Strict alcohol laws which cut intake more than 40 per cent in Russia, linked to historically high life expectancy

Unsplash/chuttersnap Russian alcohol consumption decreased by 43% from 2003 to 2016, a World Health Organization (WHO) report says.

This article is brought to you in association with the United Nations.


Strict laws put in place by the Russian authorities since 2003 have resulted in a significant drop in alcohol-related deaths nationwide, a report from the World Health Organization (WHO) revealed on Tuesday.

The impact study on the effects of “alcohol control measures on mortality and life expectancy”, shows that the amount of alcohol consumed per person fell sharply by 43 per cent, between 2003 and 2016.

Russia, says the WHO, has long been considered one of the world’s heaviest-intake countries, with consumption patterns described as “hazardous”, and associated with some of the highest levels of alcohol-related deaths.
The worst period in recent times came during the 1990s and 2000s – described by the WHO as “Russia’s mortality crisis” – when, according to research, one in every two men of working age, would die prematurely because of alcohol abuse.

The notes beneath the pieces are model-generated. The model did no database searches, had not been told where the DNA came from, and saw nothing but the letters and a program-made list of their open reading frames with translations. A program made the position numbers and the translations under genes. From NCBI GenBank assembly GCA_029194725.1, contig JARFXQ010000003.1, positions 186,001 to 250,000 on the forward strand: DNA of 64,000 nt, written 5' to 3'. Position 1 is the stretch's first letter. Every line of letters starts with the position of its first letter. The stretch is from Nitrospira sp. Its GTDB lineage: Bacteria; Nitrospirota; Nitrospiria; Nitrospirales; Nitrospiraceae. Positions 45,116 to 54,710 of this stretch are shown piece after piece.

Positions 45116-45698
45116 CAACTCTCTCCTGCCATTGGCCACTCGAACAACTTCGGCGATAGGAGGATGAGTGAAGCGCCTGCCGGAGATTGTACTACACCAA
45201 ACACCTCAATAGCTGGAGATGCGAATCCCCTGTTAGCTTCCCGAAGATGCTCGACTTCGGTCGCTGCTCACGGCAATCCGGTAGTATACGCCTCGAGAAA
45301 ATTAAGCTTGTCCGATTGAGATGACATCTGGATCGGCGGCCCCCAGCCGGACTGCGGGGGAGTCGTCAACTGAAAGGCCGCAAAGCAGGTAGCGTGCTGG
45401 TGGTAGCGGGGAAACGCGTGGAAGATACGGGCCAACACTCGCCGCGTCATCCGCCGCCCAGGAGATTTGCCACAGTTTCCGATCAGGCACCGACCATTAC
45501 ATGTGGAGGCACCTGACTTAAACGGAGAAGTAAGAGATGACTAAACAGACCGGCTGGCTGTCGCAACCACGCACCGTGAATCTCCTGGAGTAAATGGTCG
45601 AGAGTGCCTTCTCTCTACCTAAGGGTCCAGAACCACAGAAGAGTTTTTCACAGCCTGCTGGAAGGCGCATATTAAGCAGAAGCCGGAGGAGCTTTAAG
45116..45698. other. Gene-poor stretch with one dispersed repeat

Russia’s alcohol control measures, which have seen a dramatic decline in the consumption of homemade, smuggled or illegally produced alcohol, are being credited with helping average life expectancy in the country to reach a historic high in 2018, at almost 68 years for men and 78 years for women.

“These results show that measures such as the introduction of monitoring systems, price increases and limited alcohol availability, work to save lives and health system costs”, said Carina Ferreira-Borges, from the Alcohol and Illicit Drugs programme at WHO Europe.

Many of the policies implemented by the Russian authorities to curb alcohol consumption have been recommended by the WHO: these include raising taxes on alcohol, and introducing a minimum unit price on vodka and other alcoholic drinks; introduced a real-time tracking system on the production and sale of alcohol; and curbing the availability of alcohol in some regions, coupled with strict policies on alcohol-free public spaces, such as parks and recreation areas.

The WHO hopes that the success seen in Russia will spur other countries to implement effective alcohol policies, in order to reduce the major health and economic burdens stemming from alcohol abuse, and improve the life prospects of their citizens.

Studies show that more than three million people across the world died as a result of alcohol misuse in 2016, more than three quarters of them men.

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